November 20, 2017
More than 200,000 men and women transition out of the armed services each year. After dedicating their lives to serving the country, they are often left wondering what the next step will be in their careers.
Whether it’s experience in supply chain, logistics, team building or cybersecurity, veterans leave the military equipped with skills that are easily transferable to retail’s fast-paced environment. Many retailers have recognized veterans as a rich talent pool and have put programs in place to hire and foster careers for vets.
NRF partnered with Syracuse University’s Institute for Veterans and Military Families to examine the business case for hiring veterans in retail. The report looks at the opportunities and challenges faced by retailers who have embraced veterans in their organizations and includes case studies from Walmart, Disney and Starbucks on their individual military hiring programs.
Based on these case studies, here are 10 recommendations for how retailers can best recruit, hire and retain this untapped pool of highly skilled talent.
Find more resources for hiring veterans and download Military Veterans in Retail: A Sound Business Decision.
- Create a company mission statement that outlines the retail-specific business case for hiring veterans. Identify key roles where veterans may have unique skillsets compatible with positions open within your company.
- Develop an accurate description of your company with a focus on the retail-related skills veterans are likely to have. Include economic and geographic opportunities, career trajectories and projected pay scales to attract veterans with the skills you are looking for.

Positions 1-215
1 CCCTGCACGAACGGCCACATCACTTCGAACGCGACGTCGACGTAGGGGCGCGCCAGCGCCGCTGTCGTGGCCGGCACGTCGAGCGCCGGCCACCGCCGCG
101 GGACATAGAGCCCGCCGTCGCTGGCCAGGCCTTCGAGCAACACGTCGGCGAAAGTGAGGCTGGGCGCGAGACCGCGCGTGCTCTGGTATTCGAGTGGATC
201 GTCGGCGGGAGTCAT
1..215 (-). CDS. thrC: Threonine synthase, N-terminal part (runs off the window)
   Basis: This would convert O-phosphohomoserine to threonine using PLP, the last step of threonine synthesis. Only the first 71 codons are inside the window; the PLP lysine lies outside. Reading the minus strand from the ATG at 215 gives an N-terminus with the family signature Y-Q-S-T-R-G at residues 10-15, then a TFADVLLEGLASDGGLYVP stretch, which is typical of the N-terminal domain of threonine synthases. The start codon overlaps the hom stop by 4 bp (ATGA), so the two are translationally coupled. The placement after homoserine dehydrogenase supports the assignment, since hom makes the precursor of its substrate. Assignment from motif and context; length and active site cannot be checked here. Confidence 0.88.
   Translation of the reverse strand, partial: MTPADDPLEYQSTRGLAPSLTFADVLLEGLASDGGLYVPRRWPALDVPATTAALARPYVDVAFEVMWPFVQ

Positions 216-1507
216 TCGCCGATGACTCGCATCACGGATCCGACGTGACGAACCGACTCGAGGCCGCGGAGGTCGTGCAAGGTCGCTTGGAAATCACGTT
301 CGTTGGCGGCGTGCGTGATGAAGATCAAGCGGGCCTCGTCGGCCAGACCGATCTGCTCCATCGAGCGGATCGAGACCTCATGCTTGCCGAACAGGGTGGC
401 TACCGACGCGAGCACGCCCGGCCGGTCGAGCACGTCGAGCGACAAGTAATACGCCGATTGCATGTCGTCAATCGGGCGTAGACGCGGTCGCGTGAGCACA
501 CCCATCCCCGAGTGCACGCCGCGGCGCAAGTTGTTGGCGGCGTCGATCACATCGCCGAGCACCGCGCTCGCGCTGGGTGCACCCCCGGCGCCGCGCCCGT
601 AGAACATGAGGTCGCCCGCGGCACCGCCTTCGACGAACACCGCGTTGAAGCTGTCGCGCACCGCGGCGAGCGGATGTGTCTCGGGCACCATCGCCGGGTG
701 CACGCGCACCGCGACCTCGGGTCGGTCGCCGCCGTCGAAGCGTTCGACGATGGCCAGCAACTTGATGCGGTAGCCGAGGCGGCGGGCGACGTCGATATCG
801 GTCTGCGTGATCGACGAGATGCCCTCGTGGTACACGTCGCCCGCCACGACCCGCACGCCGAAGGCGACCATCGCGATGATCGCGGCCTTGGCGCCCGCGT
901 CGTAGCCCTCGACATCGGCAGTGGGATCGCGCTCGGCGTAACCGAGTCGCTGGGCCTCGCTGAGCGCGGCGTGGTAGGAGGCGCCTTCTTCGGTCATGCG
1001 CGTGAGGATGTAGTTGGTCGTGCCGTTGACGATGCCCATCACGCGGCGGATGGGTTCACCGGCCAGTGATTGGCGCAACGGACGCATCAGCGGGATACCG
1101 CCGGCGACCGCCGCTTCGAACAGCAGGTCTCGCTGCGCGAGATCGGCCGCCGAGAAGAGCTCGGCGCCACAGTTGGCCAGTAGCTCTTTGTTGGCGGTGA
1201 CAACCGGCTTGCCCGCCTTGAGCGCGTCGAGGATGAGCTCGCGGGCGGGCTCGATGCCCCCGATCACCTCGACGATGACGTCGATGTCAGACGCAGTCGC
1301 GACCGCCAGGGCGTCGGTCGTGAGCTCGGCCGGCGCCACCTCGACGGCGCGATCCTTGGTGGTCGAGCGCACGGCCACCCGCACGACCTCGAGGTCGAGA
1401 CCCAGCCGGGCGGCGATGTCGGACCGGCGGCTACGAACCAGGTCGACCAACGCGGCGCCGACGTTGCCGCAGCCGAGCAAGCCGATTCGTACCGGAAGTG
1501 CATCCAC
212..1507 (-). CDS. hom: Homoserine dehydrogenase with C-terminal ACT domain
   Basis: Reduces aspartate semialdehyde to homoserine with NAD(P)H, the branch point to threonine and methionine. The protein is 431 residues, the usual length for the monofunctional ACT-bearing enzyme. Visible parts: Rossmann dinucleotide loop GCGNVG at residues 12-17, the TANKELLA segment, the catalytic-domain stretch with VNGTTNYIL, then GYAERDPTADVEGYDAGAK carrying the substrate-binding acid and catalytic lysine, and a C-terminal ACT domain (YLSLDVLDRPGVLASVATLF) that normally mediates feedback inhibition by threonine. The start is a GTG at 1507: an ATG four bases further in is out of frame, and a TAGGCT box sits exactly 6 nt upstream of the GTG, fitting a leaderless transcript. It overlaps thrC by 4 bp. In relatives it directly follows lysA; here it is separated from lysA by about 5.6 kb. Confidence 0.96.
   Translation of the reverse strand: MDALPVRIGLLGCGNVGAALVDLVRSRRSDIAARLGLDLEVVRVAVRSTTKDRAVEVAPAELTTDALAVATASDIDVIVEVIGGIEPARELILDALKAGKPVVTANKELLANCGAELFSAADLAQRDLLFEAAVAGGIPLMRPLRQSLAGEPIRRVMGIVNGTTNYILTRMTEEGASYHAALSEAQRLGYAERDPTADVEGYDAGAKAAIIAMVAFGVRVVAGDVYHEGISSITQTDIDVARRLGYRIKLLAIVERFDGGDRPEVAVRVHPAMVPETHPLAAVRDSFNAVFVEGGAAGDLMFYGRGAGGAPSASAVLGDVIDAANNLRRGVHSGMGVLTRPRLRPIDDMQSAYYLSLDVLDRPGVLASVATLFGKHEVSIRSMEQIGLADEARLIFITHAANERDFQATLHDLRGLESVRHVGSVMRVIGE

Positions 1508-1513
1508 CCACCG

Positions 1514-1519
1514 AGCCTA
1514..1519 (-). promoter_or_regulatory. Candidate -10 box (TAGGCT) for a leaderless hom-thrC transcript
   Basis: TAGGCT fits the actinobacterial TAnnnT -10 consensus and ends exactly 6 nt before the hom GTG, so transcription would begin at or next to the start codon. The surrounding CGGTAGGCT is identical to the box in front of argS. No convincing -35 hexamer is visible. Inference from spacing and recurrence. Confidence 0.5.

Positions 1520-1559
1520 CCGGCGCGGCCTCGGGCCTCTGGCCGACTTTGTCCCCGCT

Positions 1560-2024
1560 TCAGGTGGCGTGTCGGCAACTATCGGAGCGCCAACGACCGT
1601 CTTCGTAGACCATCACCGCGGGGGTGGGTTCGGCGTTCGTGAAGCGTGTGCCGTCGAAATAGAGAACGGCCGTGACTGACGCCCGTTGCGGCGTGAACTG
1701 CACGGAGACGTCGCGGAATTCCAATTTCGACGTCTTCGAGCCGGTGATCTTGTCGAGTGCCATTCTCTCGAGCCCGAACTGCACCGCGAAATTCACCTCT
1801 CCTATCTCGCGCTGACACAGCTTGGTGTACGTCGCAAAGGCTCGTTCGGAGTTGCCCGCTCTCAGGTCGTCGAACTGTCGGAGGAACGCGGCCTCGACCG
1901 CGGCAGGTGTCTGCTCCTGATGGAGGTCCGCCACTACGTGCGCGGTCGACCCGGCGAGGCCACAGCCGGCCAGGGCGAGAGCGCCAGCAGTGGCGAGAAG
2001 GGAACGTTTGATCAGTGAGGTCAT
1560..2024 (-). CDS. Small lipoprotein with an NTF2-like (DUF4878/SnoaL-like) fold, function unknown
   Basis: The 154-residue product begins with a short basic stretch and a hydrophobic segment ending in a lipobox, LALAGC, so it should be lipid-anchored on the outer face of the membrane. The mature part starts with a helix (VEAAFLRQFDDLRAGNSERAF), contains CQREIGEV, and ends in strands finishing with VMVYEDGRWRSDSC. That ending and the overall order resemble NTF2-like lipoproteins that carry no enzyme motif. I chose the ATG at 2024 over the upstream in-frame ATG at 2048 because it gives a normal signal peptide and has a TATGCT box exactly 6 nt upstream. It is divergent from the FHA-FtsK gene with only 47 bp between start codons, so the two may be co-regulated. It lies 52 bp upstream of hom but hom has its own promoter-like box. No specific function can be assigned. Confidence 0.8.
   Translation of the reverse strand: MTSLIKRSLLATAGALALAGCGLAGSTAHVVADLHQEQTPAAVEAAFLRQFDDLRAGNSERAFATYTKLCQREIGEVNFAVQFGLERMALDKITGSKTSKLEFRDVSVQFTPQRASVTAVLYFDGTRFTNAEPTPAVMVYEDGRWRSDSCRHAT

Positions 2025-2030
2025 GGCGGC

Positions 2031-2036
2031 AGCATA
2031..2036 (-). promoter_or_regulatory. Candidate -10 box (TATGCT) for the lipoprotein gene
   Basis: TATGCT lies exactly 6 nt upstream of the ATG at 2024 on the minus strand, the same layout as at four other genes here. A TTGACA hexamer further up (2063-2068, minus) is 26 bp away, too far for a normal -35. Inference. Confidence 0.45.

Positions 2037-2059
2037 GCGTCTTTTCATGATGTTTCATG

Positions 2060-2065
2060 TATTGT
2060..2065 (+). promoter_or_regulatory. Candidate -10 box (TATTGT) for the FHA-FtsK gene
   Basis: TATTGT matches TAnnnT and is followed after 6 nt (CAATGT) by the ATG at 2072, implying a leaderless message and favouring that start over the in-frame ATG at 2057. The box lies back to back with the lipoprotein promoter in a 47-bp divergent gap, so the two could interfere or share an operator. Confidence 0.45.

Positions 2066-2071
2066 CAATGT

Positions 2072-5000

- Use retail-specific trade networks, publications and events to publicize successful veteran hiring initiatives and solutions to overcoming barriers. Share best practices and identify company-specific opportunities to leverage veteran and military experience.
- Identify company-specific areas of opportunity in collaboration with stakeholders in the veteran community (e.g., military installations, veteran and military service organizations, industry-partners, state workforce development programs). Focus on aligning open positions with skillsets common to transitioning veterans. Use common language to describe military skillsets in civilian terms.
- Establish enduring partnerships with veteran service organizations, military installations and workforce development agencies to facilitate initial sourcing of veteran employees. Identify emerging and relevant issues specific to certain geographic locations or types of businesses within the retail industry.
- Outline key opportunities in your company, areas of growth and paths to employment, particularly those that map to military career paths.
- Work with your human resource team to encourage military cultural competence and enable pathways to employment for qualified veteran candidates. Encourage the team to create job descriptions that allow job-seeking veterans to understand the level for which they are currently qualified and how they can advance if desired.
- Identify and publicize pathways to achieving employment at various levels within your organization (e.g., educational opportunities, mentorships, on-the-job training, scholarships and certifications).
- Determine additional metrics for the current industry climate. Military veterans are often goal-oriented and respond well to clear, established metrics for success, which may include retention figures.
- Encourage planning and implementation of veteran hiring initiatives to minimize stigma and avoid poor hiring decisions.